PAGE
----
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The HR Specialist: California Employment Law

Do you have employees who live and work in another state, but whose jobs sometimes bring them to California? Then you may be making a big overtime mistake if you pay them as if they were working in their home states.

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San Francisco Mayor Gavin Newsom recently signed an ordinance that will require employers to offer workers at least one of three commuter-benefit options: a pretax election to offset commuting costs, an employer-paid benefit or employer-provided transit.

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A cash-balance pension plan is one in which the employer contributes a set amount each month on behalf of an employee. The employee eventually collects pension benefits based on the cash balance in his or her account. Some employees have claimed that such plans favor younger employees and therefore are illegal …

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The general rule in California is that when an employer engages an unlicensed person to perform work that requires a license, that person is considered an employee, not an independent contractor. Essentially, the law puts the burden on those who want work performed to check to make sure the person doing the work has the appropriate license. Otherwise, the employer may be liable for any on-the-job injuries that occur.

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Just one incident of name-calling or behavior that could be interpreted as racist—if sufficiently severe—might be enough to color other incidents in a racist light. And if a complaint leads to court, that may mean the harassed employee could get a chance to show a jury just how unpleasant co-workers made his life.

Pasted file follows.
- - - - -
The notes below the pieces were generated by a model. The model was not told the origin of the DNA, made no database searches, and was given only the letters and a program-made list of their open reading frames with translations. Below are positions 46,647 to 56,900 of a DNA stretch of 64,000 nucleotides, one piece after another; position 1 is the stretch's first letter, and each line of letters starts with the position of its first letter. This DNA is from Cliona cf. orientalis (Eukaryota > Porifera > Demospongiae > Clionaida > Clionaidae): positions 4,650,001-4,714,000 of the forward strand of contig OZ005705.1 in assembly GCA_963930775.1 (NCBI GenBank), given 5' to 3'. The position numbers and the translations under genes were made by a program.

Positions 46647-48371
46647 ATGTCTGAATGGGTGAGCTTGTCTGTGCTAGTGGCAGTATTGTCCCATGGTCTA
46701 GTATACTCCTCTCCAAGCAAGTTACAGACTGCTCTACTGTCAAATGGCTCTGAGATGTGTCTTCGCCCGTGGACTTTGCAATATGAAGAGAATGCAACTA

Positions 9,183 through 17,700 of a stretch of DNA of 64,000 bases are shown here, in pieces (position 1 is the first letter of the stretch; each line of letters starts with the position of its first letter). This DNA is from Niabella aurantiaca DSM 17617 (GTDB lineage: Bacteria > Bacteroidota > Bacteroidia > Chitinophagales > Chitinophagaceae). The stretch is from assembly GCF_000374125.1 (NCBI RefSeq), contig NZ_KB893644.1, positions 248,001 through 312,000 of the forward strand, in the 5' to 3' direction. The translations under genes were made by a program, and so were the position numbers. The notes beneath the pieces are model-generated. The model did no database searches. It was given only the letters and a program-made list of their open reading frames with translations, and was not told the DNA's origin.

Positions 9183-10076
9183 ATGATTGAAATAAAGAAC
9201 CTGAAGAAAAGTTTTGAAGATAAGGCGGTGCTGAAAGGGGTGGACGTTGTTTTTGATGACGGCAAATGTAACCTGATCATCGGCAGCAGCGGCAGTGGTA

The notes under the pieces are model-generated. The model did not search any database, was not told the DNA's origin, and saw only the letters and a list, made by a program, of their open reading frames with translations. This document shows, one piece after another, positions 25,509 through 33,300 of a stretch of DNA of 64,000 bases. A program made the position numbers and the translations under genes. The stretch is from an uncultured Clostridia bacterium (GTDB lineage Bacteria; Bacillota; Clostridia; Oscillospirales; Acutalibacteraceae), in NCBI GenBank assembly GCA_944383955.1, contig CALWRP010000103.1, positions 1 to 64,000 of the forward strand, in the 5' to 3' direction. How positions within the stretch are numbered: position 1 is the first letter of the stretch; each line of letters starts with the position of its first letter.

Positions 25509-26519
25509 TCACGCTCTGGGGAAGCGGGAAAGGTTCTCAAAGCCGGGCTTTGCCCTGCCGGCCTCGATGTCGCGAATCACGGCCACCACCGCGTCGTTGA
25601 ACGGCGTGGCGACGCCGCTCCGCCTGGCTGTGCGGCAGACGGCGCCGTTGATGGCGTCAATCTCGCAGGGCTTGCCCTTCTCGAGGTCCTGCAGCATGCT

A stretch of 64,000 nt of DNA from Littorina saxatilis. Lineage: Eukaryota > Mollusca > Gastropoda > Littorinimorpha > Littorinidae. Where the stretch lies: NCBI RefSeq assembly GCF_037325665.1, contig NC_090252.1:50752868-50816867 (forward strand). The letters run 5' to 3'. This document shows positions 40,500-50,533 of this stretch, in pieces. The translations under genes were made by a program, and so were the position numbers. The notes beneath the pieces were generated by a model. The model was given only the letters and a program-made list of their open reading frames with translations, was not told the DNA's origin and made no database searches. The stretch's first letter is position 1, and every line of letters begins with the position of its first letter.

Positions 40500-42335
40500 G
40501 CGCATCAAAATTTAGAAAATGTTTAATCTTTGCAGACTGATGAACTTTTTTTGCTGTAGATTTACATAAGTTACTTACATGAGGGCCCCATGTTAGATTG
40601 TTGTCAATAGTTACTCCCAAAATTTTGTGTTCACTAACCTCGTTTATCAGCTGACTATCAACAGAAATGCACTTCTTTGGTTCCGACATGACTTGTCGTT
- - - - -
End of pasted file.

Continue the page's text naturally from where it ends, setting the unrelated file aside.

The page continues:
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Talk about expensive propositions: A simple lawsuit brought by one or two employees with a gripe can blow up big time if they try to sue on behalf of every other employee who may have been harmed by the same alleged wrong. Fortunately, some judges are clamping down on class actions, reserving them for rare cases.

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Some temp employees have tried to argue that they should be paid immediately for their work as soon as they finish a particular assignment—and not have to wait until the next regular payday. They’ve claimed that when each assignment ends, they are in effect being “discharged.” Now a federal trial court has clarified that the end of an assignment isn’t a “discharge.”

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If you use a mandatory arbitration agreement, you may be able to set a relatively short deadline for employees to bring discrimination claims …

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On Aug. 4, a former employee filed a lawsuit against Apple Inc. for violations of the Fair Labor Standards Act and California law. If the court certifies the case for class-action status, as the employee wants—watch out! This could turn into one of the costliest wage-and-hour suits ever …

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Cadence Design Systems of San Jose recently agreed to settle two lawsuits brought by information technology workers who claimed they were misclassified and denied overtime and meal and rest breaks in violation of federal and California laws …

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